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Methodology Changes in Public Safety Cost-Benefit Analysis

Although more than 100 billion dollars is spent each year on policing, we know very little about what works, and still less about whether the benefits of various policing policies and practices outweigh the costs. In particular, although there has been some important work done to assess the effects of various practices, and even to monetize some of the benefits of reducing crime, there has been virtually no attention paid to the other side of the benefit-cost equation: the social costs that particular policing practices potentially can impose. In February 2017, the Policing Project at NYU School of Law held a conference aimed at jumpstarting the use of benefit-cost analysis to assess policing practices, and to begin to tackle the many methodological challenges to doing so. Here, we provide an overview of the existing literature, identify the serious gaps that remain, and sketch out a research agenda for moving forward.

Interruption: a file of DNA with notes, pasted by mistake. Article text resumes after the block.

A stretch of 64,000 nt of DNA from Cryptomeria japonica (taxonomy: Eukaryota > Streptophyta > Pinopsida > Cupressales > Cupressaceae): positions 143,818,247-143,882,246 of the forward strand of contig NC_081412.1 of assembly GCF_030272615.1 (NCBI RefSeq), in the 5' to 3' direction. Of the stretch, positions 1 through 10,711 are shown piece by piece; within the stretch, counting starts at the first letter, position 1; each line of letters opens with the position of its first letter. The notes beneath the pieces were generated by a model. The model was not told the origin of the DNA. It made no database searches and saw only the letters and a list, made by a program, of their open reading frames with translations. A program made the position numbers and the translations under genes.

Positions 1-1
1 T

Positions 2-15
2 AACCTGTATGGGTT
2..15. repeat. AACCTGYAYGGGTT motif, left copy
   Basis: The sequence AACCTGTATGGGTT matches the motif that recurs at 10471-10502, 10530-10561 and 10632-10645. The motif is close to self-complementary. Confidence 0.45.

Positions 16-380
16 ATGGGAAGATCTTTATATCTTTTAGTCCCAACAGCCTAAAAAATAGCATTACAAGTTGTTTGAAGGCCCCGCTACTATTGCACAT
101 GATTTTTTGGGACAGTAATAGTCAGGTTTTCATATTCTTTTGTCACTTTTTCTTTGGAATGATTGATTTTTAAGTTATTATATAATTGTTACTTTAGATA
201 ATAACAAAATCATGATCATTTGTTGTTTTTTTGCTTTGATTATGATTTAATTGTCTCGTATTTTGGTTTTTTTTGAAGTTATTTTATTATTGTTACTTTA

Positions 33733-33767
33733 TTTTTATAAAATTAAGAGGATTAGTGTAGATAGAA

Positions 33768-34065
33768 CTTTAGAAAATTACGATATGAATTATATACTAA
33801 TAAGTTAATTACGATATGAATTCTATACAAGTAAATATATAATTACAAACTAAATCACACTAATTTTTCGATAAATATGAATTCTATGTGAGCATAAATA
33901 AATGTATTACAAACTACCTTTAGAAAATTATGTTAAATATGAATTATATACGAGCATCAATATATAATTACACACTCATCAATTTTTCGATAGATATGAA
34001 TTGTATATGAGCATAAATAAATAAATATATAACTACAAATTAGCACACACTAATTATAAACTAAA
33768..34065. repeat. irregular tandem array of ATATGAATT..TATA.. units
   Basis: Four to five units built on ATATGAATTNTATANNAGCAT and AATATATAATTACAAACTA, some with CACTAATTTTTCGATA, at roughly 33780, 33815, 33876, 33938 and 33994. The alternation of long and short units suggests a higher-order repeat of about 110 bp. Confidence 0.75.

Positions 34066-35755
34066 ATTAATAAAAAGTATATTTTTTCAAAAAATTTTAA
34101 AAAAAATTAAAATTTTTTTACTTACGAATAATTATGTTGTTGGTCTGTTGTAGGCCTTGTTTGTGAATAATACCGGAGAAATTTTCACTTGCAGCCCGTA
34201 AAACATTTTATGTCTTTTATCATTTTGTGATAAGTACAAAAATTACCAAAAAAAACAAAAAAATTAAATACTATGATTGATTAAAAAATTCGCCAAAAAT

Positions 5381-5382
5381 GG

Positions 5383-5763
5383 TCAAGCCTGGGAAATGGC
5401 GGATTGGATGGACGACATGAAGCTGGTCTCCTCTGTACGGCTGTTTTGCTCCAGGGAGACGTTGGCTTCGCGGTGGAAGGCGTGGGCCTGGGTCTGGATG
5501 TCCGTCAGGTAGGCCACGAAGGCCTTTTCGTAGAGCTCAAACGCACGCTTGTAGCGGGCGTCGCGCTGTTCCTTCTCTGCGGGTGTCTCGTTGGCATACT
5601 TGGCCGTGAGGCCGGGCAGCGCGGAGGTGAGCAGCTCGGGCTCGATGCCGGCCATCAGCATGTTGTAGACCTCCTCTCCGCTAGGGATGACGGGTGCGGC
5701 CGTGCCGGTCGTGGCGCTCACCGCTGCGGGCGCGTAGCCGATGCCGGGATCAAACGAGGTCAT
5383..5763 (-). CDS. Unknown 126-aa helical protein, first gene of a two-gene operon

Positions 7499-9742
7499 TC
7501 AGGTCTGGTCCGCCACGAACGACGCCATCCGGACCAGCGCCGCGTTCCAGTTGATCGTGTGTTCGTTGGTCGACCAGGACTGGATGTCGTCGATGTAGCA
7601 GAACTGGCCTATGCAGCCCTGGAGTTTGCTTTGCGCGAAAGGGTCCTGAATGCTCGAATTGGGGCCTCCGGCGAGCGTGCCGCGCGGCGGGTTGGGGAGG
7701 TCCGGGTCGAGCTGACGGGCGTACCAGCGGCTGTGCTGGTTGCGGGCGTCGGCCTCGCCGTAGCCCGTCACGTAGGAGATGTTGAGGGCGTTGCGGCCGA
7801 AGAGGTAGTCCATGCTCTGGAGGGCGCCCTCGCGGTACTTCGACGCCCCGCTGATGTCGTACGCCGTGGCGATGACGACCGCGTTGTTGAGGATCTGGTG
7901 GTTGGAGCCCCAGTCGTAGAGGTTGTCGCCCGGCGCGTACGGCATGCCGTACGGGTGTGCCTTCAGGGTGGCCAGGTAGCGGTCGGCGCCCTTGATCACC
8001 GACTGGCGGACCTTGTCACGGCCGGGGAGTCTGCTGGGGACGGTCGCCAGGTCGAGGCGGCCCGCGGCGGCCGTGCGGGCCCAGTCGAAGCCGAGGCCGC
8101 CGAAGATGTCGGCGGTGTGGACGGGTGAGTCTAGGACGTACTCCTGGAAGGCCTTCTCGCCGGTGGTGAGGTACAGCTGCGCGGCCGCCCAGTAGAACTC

Ponomarenko, M., & Friedman, B. (2017). Benefit-Cost Analysis of Public Safety: Facing the Methodological ChallengesJournal of Benefit-Cost Analysis, 8(3), 305-329. doi:10.1017/bca.2017.28

While focussed largely on policing actions, I believe much of the discussion around alternative pricing models for costing and realisation of benefits could be used or adapted for national security and other public safety fields.

For anyone attending this years Society of Benefit-Cost Analysis’s Annual Conference, this is a pre-conference workshop entitled “Putting Benefit Cost Analysis into Practice: Creating a Criminal Justice BCA Model” which seems to cover similar ground, again with an emphasis on policing models. If you attend this workshop, let me know what you thought.

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